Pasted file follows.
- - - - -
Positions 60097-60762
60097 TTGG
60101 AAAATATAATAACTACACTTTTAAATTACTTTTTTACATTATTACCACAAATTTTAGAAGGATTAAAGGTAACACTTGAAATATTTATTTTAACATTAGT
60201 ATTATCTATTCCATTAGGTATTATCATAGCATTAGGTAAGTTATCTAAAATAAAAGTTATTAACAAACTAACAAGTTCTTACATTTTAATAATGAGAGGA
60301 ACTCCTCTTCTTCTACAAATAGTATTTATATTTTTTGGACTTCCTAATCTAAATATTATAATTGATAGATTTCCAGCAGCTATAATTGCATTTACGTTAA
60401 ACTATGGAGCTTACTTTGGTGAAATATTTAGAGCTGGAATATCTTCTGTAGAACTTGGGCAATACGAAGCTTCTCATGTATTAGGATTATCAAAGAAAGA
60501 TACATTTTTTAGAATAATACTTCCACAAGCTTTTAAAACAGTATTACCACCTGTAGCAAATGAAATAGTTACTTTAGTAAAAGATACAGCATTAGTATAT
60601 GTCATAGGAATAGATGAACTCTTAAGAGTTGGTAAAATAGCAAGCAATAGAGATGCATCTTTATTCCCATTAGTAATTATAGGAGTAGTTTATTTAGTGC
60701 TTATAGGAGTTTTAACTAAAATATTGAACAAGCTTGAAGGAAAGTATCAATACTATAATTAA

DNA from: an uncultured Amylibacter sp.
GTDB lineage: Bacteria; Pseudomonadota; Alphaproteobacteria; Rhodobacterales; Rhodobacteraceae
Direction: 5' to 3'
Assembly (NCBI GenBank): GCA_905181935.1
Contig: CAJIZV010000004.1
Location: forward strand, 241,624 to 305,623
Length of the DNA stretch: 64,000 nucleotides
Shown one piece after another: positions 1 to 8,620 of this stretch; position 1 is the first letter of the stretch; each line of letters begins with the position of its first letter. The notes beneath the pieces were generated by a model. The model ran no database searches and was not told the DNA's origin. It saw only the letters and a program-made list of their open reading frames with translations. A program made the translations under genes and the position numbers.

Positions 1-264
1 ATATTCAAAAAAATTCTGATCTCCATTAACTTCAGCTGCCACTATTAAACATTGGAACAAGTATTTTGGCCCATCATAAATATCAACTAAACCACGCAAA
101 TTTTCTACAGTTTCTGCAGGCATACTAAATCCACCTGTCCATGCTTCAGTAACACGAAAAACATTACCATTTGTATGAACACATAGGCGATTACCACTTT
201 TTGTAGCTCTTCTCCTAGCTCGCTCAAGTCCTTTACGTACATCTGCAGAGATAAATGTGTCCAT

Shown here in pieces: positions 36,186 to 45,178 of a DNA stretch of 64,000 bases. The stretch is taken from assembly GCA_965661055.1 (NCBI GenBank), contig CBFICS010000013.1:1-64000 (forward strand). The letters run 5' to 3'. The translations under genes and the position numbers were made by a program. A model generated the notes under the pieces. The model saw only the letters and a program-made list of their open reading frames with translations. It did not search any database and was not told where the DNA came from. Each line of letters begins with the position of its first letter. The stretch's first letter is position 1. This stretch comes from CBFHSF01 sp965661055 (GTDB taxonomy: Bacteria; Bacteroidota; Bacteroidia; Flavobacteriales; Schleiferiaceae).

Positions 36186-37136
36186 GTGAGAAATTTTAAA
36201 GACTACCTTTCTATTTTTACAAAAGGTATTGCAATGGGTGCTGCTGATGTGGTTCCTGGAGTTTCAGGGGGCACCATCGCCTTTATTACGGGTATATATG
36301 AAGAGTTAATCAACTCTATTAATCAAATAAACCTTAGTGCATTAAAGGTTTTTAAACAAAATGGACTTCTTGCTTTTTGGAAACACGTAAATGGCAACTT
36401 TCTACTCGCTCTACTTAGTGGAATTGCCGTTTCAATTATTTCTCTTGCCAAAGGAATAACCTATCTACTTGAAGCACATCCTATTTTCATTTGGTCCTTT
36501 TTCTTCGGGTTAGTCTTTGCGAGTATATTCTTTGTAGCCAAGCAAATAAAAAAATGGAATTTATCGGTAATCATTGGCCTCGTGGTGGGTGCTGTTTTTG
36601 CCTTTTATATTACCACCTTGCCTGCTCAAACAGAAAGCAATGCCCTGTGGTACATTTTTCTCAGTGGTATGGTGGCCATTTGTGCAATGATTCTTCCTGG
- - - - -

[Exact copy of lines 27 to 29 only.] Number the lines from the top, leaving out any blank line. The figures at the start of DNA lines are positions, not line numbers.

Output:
36401 TCTACTCGCTCTACTTAGTGGAATTGCCGTTTCAATTATTTCTCTTGCCAAAGGAATAACCTATCTACTTGAAGCACATCCTATTTTCATTTGGTCCTTT
36501 TTCTTCGGGTTAGTCTTTGCGAGTATATTCTTTGTAGCCAAGCAAATAAAAAAATGGAATTTATCGGTAATCATTGGCCTCGTGGTGGGTGCTGTTTTTG
36601 CCTTTTATATTACCACCTTGCCTGCTCAAACAGAAAGCAATGCCCTGTGGTACATTTTTCTCAGTGGTATGGTGGCCATTTGTGCAATGATTCTTCCTGG